The Transformation of Rice Value Chains in Bangladesh and India: Implications for Food Security
This paper reports the survey findings that rice value chains are transforming in Bangladesh and India. The main elements of the transformation are as follows: First, rice value chains in both countries have begun to “geographically lengthen” and “intermediationally shorten.” Second, farmers capture about 60% of the final urban retail price of rice; this can be compared to about 23% in 1998 and 37% in 1980 in the United States. Third, the corollary is that about 40% of the value chain is formed by the postharvest segments of the rice value chain—in milling, trading, and retailing. Fourth, while much policy debate centers on direct government operations in food value chains, such operations were, in general, quite small in the rice value chain, except for the Government of India’s purchases from mills. Fifth, the indirect roles of governments have been important in enabling change and at times in providing incentives for transformation. Sixth, government subsidies had important effects, but the evidence of accessibility to subsidies and the impact of the services were mixed. Seventh, the study points to the importance of farm input supply chains upstream from farmers and of midstream and downstream postharvest activities such as logistics and wholesale, milling, and retailing. Policy implications are drawn in the final section of the paper.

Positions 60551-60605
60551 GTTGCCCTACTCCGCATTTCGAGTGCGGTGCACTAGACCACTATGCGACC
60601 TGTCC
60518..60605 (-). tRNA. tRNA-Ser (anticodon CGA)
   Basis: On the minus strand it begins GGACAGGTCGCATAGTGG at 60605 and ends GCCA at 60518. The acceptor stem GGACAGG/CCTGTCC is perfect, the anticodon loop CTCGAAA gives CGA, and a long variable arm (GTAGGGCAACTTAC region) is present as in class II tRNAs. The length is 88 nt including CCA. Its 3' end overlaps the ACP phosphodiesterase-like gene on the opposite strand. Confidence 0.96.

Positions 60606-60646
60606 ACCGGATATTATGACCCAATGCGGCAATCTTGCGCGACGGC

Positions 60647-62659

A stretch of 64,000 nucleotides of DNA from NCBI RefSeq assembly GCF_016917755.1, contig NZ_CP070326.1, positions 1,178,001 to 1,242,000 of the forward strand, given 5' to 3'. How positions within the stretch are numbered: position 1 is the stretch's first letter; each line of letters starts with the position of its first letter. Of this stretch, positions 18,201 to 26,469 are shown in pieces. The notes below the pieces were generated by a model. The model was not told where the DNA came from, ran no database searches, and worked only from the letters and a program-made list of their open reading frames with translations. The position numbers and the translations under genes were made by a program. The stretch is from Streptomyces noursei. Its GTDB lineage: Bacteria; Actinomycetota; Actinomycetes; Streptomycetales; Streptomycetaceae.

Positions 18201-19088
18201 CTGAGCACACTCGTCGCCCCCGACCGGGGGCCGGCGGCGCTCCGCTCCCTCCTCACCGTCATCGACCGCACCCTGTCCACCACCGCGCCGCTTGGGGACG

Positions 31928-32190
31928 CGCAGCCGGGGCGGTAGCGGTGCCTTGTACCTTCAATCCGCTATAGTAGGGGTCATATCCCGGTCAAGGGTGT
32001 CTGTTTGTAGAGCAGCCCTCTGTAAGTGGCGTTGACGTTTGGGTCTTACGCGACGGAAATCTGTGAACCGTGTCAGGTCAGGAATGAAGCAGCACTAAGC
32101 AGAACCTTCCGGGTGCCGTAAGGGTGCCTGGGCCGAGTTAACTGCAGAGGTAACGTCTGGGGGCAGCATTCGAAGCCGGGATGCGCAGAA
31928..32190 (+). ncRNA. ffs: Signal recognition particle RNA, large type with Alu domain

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- Elitzak, Howard, 1999. "Food Cost Review, 1950-97," Agricultural Economics Reports 34053, United States Department of Agriculture, Economic Research Service.
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